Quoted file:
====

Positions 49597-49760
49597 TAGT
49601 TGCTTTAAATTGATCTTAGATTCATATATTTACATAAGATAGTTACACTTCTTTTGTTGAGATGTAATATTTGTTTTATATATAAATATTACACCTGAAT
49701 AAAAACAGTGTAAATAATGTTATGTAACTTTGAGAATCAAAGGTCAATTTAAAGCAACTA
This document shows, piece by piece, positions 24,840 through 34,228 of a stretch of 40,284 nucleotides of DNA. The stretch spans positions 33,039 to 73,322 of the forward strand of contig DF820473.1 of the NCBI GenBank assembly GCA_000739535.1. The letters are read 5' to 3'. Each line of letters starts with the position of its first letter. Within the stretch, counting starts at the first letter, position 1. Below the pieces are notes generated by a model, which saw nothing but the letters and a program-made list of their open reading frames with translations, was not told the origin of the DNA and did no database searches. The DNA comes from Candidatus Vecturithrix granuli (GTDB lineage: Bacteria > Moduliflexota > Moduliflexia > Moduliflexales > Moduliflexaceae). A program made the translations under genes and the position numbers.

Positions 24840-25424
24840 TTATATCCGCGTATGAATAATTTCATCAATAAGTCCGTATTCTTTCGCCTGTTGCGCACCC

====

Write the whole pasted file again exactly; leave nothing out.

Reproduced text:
Positions 49597-49760
49597 TAGT
49601 TGCTTTAAATTGATCTTAGATTCATATATTTACATAAGATAGTTACACTTCTTTTGTTGAGATGTAATATTTGTTTTATATATAAATATTACACCTGAAT
49701 AAAAACAGTGTAAATAATGTTATGTAACTTTGAGAATCAAAGGTCAATTTAAAGCAACTA
This document shows, piece by piece, positions 24,840 through 34,228 of a stretch of 40,284 nucleotides of DNA. The stretch spans positions 33,039 to 73,322 of the forward strand of contig DF820473.1 of the NCBI GenBank assembly GCA_000739535.1. The letters are read 5' to 3'. Each line of letters starts with the position of its first letter. Within the stretch, counting starts at the first letter, position 1. Below the pieces are notes generated by a model, which saw nothing but the letters and a program-made list of their open reading frames with translations, was not told the origin of the DNA and did no database searches. The DNA comes from Candidatus Vecturithrix granuli (GTDB lineage: Bacteria > Moduliflexota > Moduliflexia > Moduliflexales > Moduliflexaceae). A program made the translations under genes and the position numbers.

Positions 24840-25424
24840 TTATATCCGCGTATGAATAATTTCATCAATAAGTCCGTATTCTTTCGCCTGTTGCGCACCC